Ancient Egypt’s obsession with death was in fact a preoccupation with life

The Fitzwilliam Museum is marking its bicentenary with an exhibition that takes its title from Agatha Christie: Death on the Nile. But it turns out it was another writer of a different type of fiction who was directly involved. M.R. James, author of Ghost Stories of an Antiquary, amassed some of the exhibits in his capacity as director of the Fitzwilliam from 1893 to 1908. And almost any object on display would have made a perfect prop for one of his tales, because the subject is ancient Egyptian coffins.

Generally, the main character in a story by James is a retiring gentleman scholar who comes across a venerable item which then brings upon him some diabolic haunting or curse. He did not actually write a narrative beginning with a curator who receives an ornately decorated 3,000-year-old casket from a burial site in Middle Egypt. But in real life, James did negotiate the Fitzwilliam’s acquisition of several fabulous items on show in Death on the Nile.

Among these are the cedarwood box, from around 1,900 bc, which once contained the mummy of a woman named Nakht, described as ‘lady of the house’. It is, as is sometimes the case with Egyptian antiquities, weirdly well-preserved. The timber — an expensive, imported item which seems to have been recycled — is almost completely intact. On one side the paintwork has been damaged by water, but elsewhere the hieroglyphic inscriptions and depictions of palace façades are fresh and almost jaunty.

It is true, as a text in the exhibition argues, that the ancient Egyptian obsession with death was in fact a preoccupation with life — and how to prolong it in the afterlife. That is why the tomb of a man called Khety from 2010–1950 bc contained miniature sculptures of workers baking, butchering a cow, filling a granary and sailing boats on which Khety could travel on the river. Inscriptions on his coffin (also acquired by James) ask the gods Osiris and Anubis to provide offerings for him to use. Evidently, the plan was for Khety to have a comfortable time in the hereafter.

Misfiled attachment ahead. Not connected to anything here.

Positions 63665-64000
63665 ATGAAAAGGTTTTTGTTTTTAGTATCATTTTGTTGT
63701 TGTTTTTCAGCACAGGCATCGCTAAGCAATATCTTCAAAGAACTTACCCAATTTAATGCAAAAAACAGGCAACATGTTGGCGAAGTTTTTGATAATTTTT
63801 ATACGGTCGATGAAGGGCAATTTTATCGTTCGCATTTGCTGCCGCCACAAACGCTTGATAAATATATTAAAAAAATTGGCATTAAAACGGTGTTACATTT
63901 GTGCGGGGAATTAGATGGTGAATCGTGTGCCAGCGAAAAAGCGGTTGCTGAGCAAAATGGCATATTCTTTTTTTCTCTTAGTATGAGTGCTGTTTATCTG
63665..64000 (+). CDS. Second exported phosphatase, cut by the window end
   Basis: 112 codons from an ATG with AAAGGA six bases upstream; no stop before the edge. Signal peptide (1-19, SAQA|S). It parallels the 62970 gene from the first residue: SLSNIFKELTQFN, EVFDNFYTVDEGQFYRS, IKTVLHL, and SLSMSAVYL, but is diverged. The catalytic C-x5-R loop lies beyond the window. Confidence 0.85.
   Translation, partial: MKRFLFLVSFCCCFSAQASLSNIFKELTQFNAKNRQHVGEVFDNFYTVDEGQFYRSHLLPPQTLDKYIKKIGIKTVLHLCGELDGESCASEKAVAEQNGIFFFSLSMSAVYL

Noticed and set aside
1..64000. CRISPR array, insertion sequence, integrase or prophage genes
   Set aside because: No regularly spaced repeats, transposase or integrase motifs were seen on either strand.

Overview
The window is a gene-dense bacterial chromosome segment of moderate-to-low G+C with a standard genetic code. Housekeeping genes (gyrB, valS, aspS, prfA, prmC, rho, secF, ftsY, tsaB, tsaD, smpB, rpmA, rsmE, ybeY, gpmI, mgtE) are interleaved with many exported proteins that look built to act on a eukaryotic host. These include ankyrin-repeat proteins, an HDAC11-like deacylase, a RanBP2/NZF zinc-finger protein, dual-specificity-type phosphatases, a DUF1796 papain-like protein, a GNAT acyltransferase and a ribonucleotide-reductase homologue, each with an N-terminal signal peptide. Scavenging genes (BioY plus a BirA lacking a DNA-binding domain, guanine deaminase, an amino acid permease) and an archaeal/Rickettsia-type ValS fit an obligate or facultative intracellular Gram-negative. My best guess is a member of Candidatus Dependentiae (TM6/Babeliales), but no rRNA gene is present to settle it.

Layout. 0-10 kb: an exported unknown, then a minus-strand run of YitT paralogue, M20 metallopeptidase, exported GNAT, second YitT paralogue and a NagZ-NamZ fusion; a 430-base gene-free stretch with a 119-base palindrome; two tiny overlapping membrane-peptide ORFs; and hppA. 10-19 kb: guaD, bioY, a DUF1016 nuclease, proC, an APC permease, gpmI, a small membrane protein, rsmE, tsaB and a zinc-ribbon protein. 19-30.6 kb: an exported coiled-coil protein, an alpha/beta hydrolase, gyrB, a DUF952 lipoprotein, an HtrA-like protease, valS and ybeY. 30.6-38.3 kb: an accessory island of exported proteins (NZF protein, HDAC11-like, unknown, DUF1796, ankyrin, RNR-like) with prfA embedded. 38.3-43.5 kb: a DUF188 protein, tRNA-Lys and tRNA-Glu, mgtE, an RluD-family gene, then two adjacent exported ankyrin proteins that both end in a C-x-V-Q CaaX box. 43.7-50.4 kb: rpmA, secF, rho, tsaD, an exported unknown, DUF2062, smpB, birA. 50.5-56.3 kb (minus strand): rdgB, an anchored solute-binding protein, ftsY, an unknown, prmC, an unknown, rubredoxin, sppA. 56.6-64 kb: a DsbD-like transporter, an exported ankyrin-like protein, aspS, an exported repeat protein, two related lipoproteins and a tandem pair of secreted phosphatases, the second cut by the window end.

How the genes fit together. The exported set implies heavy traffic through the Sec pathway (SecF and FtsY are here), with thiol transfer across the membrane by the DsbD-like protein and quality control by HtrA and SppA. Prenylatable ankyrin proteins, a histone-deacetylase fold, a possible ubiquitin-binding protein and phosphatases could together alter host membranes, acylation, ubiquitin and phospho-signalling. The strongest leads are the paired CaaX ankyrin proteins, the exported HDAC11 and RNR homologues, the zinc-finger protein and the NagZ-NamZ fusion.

Nonetheless, there is something eerie about Egyptian grave goods. Partly, this is to do with their preservation. Our sense of age is connected to normal rates of decay, so we are not used to seeing wooden and cloth objects, thousands of years old, that look only slightly battered. The other thing that’s a little uncanny is that all these carvings, pictures and painted inscriptions were not intended to be seen by living eyes at all, but by those of the gods and the dead. It is quite easy to imagine James penning a disturbing narrative — his are the most haunting of ghost stories — entitled ‘The Coffin of Nakht’.

The exhibition, most of which comes from the Fitzwilliam’s own collection, is evidence of how rich in diverse masterpieces the museum is. A display entitled Celebrating the First 200 Yearsillustrates some of its history. The founder, Richard, 7th Viscount Fitzwilliam (1745–1816), was an engaging Irish aristocrat who was responsible for developing a section of Georgian Dublin. He was also a harpsichordist and spent time in Paris, where he met the love of his life, a ballerina who went by the name of Mademoiselle Zacharie. When Lord Fitzwilliam died, apparently as the result of a fall from his library steps — a thoroughly M.R. Jamesian accident, by the way — he left his old master paintings, drawings, medieval manuscripts, books and musical scores to Cambridge University (he was an old Trinity Hall man).

The last exhibit in Death on the Nile, chronologically, is a mummy with, at its top, a naturalistic portrait in the manner of ancient Greek painters. It’s a marvellous example of cultural fusion, and also a reminder that portraiture can be a monument to the dead. The same point is made in a different way by Russia and the Arts: The Age of Tolstoy and Tchaikovsky at the National Portrait Gallery. Made up of loans from the State Tretyakov Gallery in Moscow, this contains portrayals of just about anyone who was notable in Russian literature and music between the mid-19th century and the first world war. Artistically it comes down — as perhaps the culture of Tsarist Russia itself does — to an array of great writers and composers.

They are all there, often painted in a realist, almost photorealist mode that seems to bring these people from long ago and far away very close (which is, of course, the feat of time travel a good portrait can perform). Tolstoy was painted by Nikolai Ge in 1884 at his opulent desk, frowning with concentration in the very act of writing. As painted by Vasily Perov, Dostoevsky seems to shrink into himself, melancholy but filled with inner tension.

Most memorable of all is Ilya Repin’s 1881 portrait of Modest Musorgsky: a picture of a man contemplating his own demise. This was painted in the Nikolaevsky Military Hospital, where the musician, a chronic alcoholic, had been admitted. It records Musorgsky’s rosy drinker’s nose and reflective demeanour. According to Repin, he was living ‘under a strict regime of sobriety’, but still dreaming of booze. Eventually, an attendant smuggled in a bottle of cognac. The next day, Repin arrived to find his sitter, aged 42, was no longer among the living. A case, you might say, of death on the Neva.

 

Originally published in The Spectator

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